Should the Bradwell project proceed, it would be the first power plant in Britain to use Chinese reactor technology called the Hualong HPR1000, which has been developed by CGN and a domestic partner…
    He added construction by CGN of the Fangchenggang nuclear power station in China — using the Hualong HPR1000 technology — was going smoothly…

    CGN has invested more than £2bn in its British nuclear projects in the past two years, and has committed to spend £9.5bn in this area in total. The company also has 300 megawatts of wind power generation capacity in the UK…

    In the UK, Hinkley Point has come under fire after Mr Cameron’s government agreed in 2013 to guarantee a price of £92.50/MWh for electricity from the power station for the first 35 years of its operation, with the figure rising in line with inflation…

    But supporters of nuclear energy have argued the overall cost of renewables needs to take account of how this power source comes to a halt when the sun does not shine or the wind stops blowing…

    Mr Zheng said the increased capability of the sector and the supply chain from working on several projects would reduce cost.The UK business department said: “Nuclear has an important role to play in the UK’s energy future as we continue our transition to a low-carbon economy, and the government remains committed to new nuclear.”
    https://www.ft.com/content/1a44e152-b762-11e8-b3ef-799c8613f4a1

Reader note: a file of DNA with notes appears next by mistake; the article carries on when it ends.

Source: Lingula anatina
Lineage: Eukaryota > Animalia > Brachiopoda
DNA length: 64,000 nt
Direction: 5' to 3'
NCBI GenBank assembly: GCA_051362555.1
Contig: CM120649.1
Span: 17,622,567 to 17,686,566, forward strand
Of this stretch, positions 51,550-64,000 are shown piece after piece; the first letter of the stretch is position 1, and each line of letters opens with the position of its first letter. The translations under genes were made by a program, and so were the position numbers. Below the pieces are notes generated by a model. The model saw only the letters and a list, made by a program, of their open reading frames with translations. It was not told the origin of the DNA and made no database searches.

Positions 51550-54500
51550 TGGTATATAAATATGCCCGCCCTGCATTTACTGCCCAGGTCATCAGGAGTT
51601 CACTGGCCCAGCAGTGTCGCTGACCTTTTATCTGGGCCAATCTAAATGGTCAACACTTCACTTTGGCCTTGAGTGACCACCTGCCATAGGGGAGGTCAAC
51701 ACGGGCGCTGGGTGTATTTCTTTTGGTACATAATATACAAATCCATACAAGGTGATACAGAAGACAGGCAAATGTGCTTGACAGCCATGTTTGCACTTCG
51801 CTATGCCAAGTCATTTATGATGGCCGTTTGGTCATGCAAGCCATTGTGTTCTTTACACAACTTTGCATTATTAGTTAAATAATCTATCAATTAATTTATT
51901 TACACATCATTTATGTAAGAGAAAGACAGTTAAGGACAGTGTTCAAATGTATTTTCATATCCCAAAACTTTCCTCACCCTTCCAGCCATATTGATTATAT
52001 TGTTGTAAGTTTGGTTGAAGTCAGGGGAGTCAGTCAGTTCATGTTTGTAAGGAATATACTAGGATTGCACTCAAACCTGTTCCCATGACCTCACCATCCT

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    pat

    even as coal is penalised:

    18 Sept: UK Times: Emily Gosden: Old king coal is back as gas costs rise
    High gas prices have triggered a resurgence in electricity generation from coal as it becomes the cheaper option.
    Britain could see its first increase in carbon emissions in six years if coal-fired power plants continue to undercut gas ones, according to Imperial College London.

    Coal plants were the biggest source of electricity as recently as 2013 but their share of the energy mix fell precipitously and they supplied less than 7 per cent of UK power last year.
    Their demise was driven by environmental legislation, carbon pricing, which penalises polluting coal more than cleaner burning gas, and low gas prices.

    However, gas prices have risen over recent months after supply disruptions and low storage levels, and are at ten-year highs. That has made coal competitive once more, despite rising European carbon prices…
    https://www.thetimes.co.uk/article/249dfb74-bab5-11e8-8fbe-1261885931e2

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    neil

    There is simple way Morrison could make hero of himself with most power consumers, not Greens voters but who cares what they think. If he develops a policy where all old 30% efficient coal plants are systematically replaced by new up to 60% efficient coal plants electricity prices should overtime return to pre-Rudd levels while CO2 will more than achieve Paris and possibly Labours 50% target.

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    pat

    17 Sept: Xinhua: China Focus: WEF founder optimistic about China’s growth
    TIANJIN – Klaus Schwab, founder and executive chairman of the World Economic Forum (WEF), said Monday that he’s optimistic about China’s economic growth.